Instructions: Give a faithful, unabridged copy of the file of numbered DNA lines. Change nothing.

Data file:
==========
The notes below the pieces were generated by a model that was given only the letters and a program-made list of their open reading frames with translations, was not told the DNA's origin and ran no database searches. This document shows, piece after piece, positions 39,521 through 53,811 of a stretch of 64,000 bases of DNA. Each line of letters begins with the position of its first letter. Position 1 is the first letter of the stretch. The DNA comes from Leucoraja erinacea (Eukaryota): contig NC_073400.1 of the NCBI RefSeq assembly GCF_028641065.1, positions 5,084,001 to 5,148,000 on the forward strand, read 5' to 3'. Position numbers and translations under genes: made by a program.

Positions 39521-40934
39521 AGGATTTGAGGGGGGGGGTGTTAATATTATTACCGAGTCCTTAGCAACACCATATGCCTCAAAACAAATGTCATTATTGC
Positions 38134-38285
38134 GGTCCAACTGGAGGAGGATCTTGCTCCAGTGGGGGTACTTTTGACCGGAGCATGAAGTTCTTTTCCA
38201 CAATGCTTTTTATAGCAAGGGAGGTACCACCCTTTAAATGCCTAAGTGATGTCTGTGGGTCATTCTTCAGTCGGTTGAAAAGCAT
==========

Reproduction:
The notes below the pieces were generated by a model that was given only the letters and a program-made list of their open reading frames with translations, was not told the DNA's origin and ran no database searches. This document shows, piece after piece, positions 39,521 through 53,811 of a stretch of 64,000 bases of DNA. Each line of letters begins with the position of its first letter. Position 1 is the first letter of the stretch. The DNA comes from Leucoraja erinacea (Eukaryota): contig NC_073400.1 of the NCBI RefSeq assembly GCF_028641065.1, positions 5,084,001 to 5,148,000 on the forward strand, read 5' to 3'. Position numbers and translations under genes: made by a program.

Positions 39521-40934
39521 AGGATTTGAGGGGGGGGGTGTTAATATTATTACCGAGTCCTTAGCAACACCATATGCCTCAAAACAAATGTCATTATTGC
Positions 38134-38285
38134 GGTCCAACTGGAGGAGGATCTTGCTCCAGTGGGGGTACTTTTGACCGGAGCATGAAGTTCTTTTCCA
38201 CAATGCTTTTTATAGCAAGGGAGGTACCACCCTTTAAATGCCTAAGTGATGTCTGTGGGTCATTCTTCAGTCGGTTGAAAAGCAT